Guitarist Yang Xuefei reinterprets Bach on a seven-string

Updated: 2012-02-16 10:56

By Chen Nan (China Daily)

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Guitarist Yang Xuefei reinterprets Bach on a seven-string

Bach never composed for guitar, but that has not stopped guitarists from drafting Bach into their repertory. Hence, Chinese classical guitar player Yang Xuefei's latest album, Bach Concertos.

The 35-year-old considers the album to be her most innovative and exciting to date. It took nearly two years to finish and features her own transcriptions of three Bach concertos, as well as some of his solo works.

"There is a Bach in every musician's heart," she says. "His music has been a blank canvas for guitarists, so I wanted to give it a try and I found there was considerable breadth for interpretation."

For the concertos, Yang is joined by the dynamic Elias Quartet. The three concertos are Bach's two violin concertos, plus the harpsichord concerto in D-minor, which is said to be based on a lost violin concerto.

The solo pieces are Bach's first Violin Sonata; Prelude from the Well-Tempered Clavier; and Air on The G String, which Xuefei recorded on a seven-string guitar.

Yang used three different instruments for the recording: her Australian Greg Smallman, a spruce instrument from German luthier Karl-Heinz Roemmich and a seven-string instrument by British luthier Paul Fischer.

"I spent lots of time revising and experimenting, which is every challenging," she says. "I wanted to keep the essence of the original works while making them sound like works for guitar."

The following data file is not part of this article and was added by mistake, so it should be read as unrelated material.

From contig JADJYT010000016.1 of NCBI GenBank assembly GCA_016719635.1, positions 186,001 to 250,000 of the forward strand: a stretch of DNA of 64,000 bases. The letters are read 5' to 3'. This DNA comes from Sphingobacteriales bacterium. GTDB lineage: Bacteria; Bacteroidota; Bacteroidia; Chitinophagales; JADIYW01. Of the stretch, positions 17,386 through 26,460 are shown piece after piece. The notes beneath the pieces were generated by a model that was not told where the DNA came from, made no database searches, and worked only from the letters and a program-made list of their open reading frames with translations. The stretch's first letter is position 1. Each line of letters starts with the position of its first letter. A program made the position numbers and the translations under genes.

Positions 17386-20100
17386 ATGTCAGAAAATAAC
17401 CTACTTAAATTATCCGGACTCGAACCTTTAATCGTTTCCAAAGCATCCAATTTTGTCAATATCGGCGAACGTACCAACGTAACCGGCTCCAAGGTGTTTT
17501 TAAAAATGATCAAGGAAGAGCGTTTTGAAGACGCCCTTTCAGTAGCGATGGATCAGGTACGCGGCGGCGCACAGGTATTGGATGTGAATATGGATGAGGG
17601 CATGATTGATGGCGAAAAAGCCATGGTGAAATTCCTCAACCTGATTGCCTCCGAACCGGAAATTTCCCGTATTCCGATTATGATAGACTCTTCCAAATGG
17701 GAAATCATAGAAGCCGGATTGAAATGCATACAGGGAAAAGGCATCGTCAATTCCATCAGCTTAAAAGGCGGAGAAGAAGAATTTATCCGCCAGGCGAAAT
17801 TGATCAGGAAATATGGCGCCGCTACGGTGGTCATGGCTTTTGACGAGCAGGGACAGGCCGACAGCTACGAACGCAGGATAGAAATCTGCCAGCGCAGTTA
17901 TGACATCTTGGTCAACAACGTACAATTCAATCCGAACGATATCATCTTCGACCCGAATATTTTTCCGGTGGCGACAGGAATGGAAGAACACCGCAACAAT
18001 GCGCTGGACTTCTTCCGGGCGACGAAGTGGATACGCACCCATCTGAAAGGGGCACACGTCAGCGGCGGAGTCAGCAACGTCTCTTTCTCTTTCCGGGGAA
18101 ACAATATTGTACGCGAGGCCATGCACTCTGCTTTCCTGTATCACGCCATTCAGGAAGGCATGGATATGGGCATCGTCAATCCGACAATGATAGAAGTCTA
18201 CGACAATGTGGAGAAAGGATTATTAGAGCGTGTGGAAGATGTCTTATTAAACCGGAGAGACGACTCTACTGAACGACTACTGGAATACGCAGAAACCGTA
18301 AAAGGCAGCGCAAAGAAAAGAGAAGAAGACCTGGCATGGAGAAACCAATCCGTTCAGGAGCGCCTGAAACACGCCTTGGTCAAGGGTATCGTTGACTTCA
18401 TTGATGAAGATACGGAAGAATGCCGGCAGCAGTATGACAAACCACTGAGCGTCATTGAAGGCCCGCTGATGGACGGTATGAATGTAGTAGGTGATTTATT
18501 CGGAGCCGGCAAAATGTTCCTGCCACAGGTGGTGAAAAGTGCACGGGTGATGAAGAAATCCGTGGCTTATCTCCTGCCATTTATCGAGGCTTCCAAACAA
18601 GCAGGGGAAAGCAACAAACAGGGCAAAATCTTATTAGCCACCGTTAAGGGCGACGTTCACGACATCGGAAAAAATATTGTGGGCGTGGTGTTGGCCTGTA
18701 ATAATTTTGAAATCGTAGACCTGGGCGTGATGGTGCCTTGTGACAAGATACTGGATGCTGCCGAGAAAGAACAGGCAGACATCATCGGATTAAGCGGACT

Yang has taken risks since she was a child, taking up guitar when most of her peers learned piano or violin.

The Beijing native won her first guitar prize at age 7. She was the first Chinese to study classical guitar and the first guitarist from the mainland to study in the United Kingdom. Yang considers classical guitar a solitary instrument, partly because the greatest works written for it are solos.

"That fact forced me to create for guitar by cooperating with other musicians and writing on my own," Yang says. "But I don't want to focus too much on guitar, which would narrow my musical mind."

Since the guitar's sound easily gets lost among the louder orchestral instruments in the large halls where orchestras tend to play, concert guitar concertos remain comparatively rare.

Even so, Yang has toured the world since graduating from the Royal Academy of Music in London in 2002, while releasing five studio albums.

"Though the guitar is usually ignored on the concert stage because of its low volume, I try to made it heard," Yang says. "Both in my transcriptions and my live shows, I balance the different sounds and make the guitar as noticeable as possible."

For instance, during a performance in the summer of 2011, Yang danced as the quartet played and accidentally kicked the guitar stand next to her, making it fall. She giggled and continued to play.

"Performing onstage is always enjoyable for me because it's so unpredictable," Yang says. "I feel nervous before I step onto the stage. Sometimes, I ask myself why I chose to be a guitar player since I am so scared of playing in front of so many people. But once the music starts, I am immersed and thrilled. I want to play one piece after another."

She will give solo recitals at Middlebury College in Vermont on Feb 21 and at Carnegie Hall in New York on Feb 26. Then, she will tour the UK, Canada and the United States in the first half of 2012.